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Scripps Florida Scientists Awarded $2.25 Million to Study Key Mechanisms Behind Some Cancers

JUPITER, FL – February 24, 2016 – Scientists from the Florida campus of The Scripps Research Institute (TSRI) have been awarded a pair of grants totaling more than $2.25 million to study the assembly mechanisms that lie at the root of various cancers.

The grants come from the National Institute of General Medical Sciences of the National Institutes of Health (NIH) and the Department of Defense (DoD).

Katrin Karbstein, a TSRI associate professor, is the principal investigator of the four-year NIH study, which will be carried out in collaboration with the lab of structural biologist Elizabeth Stroupe at Florida State University. The two-year Department of Defense study will be led by Karbstein and John Cleveland of the H. Lee Moffitt Cancer Center and Research Institute.

Karbstein’s research focuses on the assembly of ribosomes—large macromolecular machines required for cell growth that translate RNA into proteins. Defects in the assembly process can lead to serious problems, including cancer.

The NIH-funded study takes a broad look at the ribosome assembly process to unravel the mechanisms by which defects in ribosome maturation can lead to tumors.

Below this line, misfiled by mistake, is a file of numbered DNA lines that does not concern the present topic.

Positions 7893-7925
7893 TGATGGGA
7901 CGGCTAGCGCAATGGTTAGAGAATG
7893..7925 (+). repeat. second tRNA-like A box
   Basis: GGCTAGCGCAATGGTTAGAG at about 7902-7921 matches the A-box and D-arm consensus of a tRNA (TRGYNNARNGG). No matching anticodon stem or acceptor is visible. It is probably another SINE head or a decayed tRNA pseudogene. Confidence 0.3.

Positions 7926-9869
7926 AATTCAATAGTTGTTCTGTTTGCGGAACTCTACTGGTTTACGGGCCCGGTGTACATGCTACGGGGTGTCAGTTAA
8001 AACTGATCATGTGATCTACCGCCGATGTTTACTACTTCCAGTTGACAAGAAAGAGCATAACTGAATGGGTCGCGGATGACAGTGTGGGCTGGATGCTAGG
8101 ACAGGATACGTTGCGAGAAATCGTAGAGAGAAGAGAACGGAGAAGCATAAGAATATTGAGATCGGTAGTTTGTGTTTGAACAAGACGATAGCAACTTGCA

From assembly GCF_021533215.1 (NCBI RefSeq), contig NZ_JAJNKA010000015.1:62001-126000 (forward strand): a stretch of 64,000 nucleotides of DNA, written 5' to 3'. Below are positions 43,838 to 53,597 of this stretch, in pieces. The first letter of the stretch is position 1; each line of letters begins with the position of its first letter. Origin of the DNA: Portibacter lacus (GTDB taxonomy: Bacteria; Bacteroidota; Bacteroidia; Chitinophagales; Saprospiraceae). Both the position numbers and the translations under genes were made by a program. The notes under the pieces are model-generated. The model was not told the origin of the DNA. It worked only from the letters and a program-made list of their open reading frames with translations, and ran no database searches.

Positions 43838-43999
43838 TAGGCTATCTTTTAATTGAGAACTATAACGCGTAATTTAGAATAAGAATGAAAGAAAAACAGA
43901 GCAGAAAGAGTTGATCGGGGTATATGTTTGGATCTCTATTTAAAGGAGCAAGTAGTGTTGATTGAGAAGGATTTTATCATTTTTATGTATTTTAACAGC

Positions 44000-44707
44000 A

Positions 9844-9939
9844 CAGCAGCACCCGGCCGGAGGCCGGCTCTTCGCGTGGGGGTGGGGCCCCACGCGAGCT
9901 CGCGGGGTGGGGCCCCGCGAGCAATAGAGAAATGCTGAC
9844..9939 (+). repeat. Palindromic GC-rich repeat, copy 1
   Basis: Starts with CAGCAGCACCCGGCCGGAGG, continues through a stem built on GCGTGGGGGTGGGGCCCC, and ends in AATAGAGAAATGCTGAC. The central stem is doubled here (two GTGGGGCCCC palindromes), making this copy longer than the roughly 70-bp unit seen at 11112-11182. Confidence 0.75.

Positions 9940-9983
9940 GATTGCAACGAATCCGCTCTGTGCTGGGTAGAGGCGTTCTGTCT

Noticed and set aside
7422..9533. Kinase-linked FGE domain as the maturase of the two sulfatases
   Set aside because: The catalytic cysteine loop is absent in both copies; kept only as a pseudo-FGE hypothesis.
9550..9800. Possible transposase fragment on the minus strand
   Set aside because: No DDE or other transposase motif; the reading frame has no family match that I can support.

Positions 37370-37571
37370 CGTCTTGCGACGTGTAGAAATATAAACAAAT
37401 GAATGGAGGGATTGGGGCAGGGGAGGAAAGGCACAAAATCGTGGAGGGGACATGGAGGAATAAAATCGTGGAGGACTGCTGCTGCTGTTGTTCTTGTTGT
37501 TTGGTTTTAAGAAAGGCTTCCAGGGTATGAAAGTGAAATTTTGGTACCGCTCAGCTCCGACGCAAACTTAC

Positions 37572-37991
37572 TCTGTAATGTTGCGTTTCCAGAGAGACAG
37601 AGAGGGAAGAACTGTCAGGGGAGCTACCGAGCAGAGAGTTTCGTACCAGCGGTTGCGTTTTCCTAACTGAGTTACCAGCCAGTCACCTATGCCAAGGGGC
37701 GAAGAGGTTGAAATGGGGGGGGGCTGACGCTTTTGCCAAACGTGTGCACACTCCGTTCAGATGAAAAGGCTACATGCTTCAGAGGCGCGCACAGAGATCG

“Defects in assembly of the mRNA binding channel, for example, can lead to birth defects, including Diamond Blackfan Anemia—which has been associated with a 30- to 40-fold increased incidence of colon cancer, osteosarcoma and leukemia,” Karbstein said.

For the new DoD-funded study, the team is working to uncover new ways to disrupt the regulatory circuit that promotes aggressively prolific forms of breast cancer. The research will explore the potential of a drug candidate developed in the laboratory of William Roush, a TSRI professor, associate dean of graduate studies and executive director of medicinal chemistry.

This project will focus on the molecule casein kinase 1d (CK1d), which is essential for human ribosome assembly and has been shown to be an important therapeutic target.

“We think this research could accelerate the development of new drugs directed against triple negative breast cancer by expanding our understanding of the action of these new CK1d inhibitors,” Karbstein said.

The number of the NIH grant is 1R01GM117093; the DoD grant, W81XWH-16-1-0009.

About The Scripps Research Institute

The Scripps Research Institute (TSRI) is one of the world's largest independent, not-for-profit organizations focusing on research in the biomedical sciences. TSRI is internationally recognized for its contributions to science and health, including its role in laying the foundation for new treatments for cancer, rheumatoid arthritis, hemophilia, and other diseases. An institution that evolved from the Scripps Metabolic Clinic founded by philanthropist Ellen Browning Scripps in 1924, the institute now employs more than 2,500 people on its campuses in La Jolla, CA, and Jupiter, FL, where its renowned scientists—including two Nobel laureates and 20 members of the National Academy of Science, Engineering or Medicine—work toward their next discoveries. The institute's graduate program, which awards PhD degrees in biology and chemistry, ranks among the top ten of its kind in the nation. For more information, see www.scripps.edu.

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Katrin Karbstein is an associate professor on the Florida campus of The Scripps Research Institute. (High-res image)


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